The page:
On September 24, 2019, Business France, AmCham France and the United States Embassy met to discuss the major challenges of the transatlantic economic relationship. The Transatlantic Business Club brought together top-level stakeholders, including executives from Station F, IBM, Accenture, Hexcel Composites, Air Liquide, FedEx, EY, and Chubb France. Two roundtable discussions on important topics for the Franco-American business community were organized: - France - United States: cross-cutting research and innovation - Brexit and economic attractiveness: risks and opportunities
This is an opportunity to reflect on the close economic and commercial ties that unite our two countries.
The United States: France’s #2 customer
In 2018, 24,488 businesses exported to the United States from France, amounting to €38.4 billion, or 8% of French goods exports. The United States has overtaken France’s main European commercial partners, to become its second largest customer after Germany.
Taking advantage of the acceleration of growth in the United States (+2.8% in 2018), France's exports to the United States in 2018 grew particularly strongly, by around 12.9%. Combined with a reduction in imports, this improvement resulted in France's trade balance towards this market becoming positive in 2018.
France, the third largest European supplier to the United States In 2018, France was the third largest European supplier to the United States after Germany and the United Kingdom. The top three export sectors to the United States were transportation equipment, which accounts for 30% of French exports to the United States, as well as machinery and equipment and food processing, which accounted for 16.6% of the total and 11.5% of exports. Other sectors had export growth rates above 10%, such as the pharmaceutical or aerospace industries.
US subsidiaries located in France also contribute to the growth of the French economy In 2018, 1,461 US subsidiaries in France exported part of their production, worth €29 billion, representing an average of 27% of their total revenues. These companies primarily target the German market but also their parent company’s country of origin.
There were 232 investment decisions from the United States in 2018, representing one-fifth of jobs created or maintained by foreign investment projects More than 4,500 French companies are controlled by an American investor, employing more than 450,000 people.In 2018, France was the second host country for US job-creating investment in Europe, receiving 17% of projects identified, after the United Kingdom (21%) but ahead of Germany (15%).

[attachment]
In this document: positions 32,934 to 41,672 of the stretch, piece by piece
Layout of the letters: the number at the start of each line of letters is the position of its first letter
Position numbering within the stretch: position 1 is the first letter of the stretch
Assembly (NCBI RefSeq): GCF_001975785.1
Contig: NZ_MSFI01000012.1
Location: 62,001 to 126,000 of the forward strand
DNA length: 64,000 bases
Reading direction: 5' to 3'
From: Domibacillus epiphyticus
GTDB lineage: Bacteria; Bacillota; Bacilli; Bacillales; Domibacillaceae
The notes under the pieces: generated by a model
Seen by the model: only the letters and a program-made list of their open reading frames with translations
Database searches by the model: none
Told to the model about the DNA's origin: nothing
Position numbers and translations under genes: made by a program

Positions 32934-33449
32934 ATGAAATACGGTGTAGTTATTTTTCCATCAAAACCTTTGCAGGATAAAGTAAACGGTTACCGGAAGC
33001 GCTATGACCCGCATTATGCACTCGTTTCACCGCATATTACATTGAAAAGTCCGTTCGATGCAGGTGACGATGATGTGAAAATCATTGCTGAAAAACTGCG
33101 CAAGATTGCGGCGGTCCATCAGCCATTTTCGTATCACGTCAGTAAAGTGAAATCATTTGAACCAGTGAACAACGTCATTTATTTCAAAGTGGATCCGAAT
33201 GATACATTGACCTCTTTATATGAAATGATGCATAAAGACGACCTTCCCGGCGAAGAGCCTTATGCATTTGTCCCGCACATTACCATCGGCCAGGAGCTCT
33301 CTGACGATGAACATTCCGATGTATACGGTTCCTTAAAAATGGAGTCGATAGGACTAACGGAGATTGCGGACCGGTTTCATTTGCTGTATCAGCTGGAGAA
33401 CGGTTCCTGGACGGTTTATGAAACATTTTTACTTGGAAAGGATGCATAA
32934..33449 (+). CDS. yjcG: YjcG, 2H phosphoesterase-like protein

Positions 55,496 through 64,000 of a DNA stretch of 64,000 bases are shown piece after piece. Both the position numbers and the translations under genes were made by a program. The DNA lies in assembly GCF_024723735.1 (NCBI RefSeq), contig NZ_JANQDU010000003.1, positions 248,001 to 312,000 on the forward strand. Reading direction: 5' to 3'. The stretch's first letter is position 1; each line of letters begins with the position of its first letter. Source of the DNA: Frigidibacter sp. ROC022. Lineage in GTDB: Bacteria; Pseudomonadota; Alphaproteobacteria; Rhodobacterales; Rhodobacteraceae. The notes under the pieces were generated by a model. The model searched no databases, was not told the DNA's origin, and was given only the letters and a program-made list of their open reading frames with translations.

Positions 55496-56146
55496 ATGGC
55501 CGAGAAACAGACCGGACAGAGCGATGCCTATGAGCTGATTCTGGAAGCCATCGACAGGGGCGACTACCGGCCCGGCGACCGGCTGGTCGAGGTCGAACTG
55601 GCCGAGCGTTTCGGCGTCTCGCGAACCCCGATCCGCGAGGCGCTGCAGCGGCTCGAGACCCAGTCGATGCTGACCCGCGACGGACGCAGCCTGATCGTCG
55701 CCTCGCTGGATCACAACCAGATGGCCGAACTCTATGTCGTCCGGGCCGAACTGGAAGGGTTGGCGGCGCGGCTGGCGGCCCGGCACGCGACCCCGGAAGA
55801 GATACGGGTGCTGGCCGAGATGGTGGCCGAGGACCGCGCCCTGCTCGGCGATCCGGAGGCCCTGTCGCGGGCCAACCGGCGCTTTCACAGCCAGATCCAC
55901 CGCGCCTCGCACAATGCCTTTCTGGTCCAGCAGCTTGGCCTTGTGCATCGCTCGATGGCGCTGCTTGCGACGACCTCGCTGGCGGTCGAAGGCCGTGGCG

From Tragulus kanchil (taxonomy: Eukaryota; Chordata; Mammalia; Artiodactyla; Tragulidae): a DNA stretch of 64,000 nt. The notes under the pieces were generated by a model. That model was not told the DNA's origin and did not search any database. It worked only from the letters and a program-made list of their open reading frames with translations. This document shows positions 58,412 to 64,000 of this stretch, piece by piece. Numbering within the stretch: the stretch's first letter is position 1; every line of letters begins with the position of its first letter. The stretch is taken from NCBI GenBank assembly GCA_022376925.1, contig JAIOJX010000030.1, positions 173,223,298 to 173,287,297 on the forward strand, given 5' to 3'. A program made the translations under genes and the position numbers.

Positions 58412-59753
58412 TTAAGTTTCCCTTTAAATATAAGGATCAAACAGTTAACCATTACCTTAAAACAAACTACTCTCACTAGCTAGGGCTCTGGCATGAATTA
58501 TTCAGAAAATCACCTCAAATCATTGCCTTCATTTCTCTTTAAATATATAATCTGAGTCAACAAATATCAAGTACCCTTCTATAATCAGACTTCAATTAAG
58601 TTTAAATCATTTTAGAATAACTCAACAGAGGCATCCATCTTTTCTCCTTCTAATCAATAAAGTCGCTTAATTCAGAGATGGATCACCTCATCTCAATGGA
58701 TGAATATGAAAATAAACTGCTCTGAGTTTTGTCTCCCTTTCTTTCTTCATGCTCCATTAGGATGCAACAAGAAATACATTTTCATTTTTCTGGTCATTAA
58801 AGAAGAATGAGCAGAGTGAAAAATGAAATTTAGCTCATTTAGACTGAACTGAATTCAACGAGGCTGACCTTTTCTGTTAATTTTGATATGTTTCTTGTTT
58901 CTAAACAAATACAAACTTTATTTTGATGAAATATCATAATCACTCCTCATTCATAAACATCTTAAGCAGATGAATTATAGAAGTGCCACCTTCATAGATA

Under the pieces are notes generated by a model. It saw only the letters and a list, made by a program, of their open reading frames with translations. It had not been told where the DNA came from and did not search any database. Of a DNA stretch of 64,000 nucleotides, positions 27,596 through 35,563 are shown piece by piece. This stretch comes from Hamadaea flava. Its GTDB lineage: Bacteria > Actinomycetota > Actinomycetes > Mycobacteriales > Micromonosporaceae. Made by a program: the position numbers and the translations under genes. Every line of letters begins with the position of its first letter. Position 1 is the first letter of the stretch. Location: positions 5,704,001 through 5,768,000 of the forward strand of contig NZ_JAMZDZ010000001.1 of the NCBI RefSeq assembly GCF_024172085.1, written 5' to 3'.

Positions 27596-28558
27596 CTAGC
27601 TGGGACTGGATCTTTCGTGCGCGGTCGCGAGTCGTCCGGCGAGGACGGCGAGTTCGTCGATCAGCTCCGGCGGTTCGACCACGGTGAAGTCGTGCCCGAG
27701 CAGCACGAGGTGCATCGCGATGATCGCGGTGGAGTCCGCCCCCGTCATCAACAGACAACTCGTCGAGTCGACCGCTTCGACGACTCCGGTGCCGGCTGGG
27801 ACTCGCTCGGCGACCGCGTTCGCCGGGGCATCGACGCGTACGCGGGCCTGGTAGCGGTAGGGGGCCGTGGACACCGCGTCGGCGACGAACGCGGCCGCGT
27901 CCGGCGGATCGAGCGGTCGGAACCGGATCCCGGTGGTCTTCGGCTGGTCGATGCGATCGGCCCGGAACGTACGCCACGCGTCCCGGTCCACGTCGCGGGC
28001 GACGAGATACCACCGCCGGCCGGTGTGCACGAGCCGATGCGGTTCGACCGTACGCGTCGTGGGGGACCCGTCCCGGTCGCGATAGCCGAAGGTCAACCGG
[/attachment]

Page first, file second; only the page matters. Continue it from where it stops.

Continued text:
In 2018, 232 investment decisions from the United States were recorded by Business France, a stable value compared with 2017, creating or maintaining 6,274 jobs, and representing 21% of all jobs induced by foreign investors. In 2018, the United States was the leading investor in France in terms of the number of investment projects and jobs. Investments by US companies primarily consist of decision-making centers (27%), with 13 HQ / Europe creations in 2018. American investment decisions in France also concern production functions (22%), business services (22%) and R&D, engineering and design (15%). What’s more, the majority of companies in the logistics sector are American, which account for 24% of projects and 58% of these jobs.
Twenty-five percent of US projects are in software and IT services, with 32% of foreign investments in this sector in 2018 coming from the United States. What’s more, US companies boast a strong position in the chemical/plastics industry, representing 46% of foreign projects for this sector. US investment decisions are located primarily in Ile de France (Paris region), with 41% of investments, followed by Auvergne-Rhône-Alpes (11%) and Pays de la Loire (8%).
France’s key strengths as seen by American companies American companies believe that France has a number of key strengths. Firstly, it is home to many startups, SMEs and mid-size companies with high value added. What’s more, US companies consider France to be attractive because of its strategic geographical position, making it an export platform to the whole of Europe. France’s other strengths include a good transport infrastructure and a highly qualified workforce. US companies are also impressed by the French education system and the country’s network of leading schools that train some of the best researchers in the world.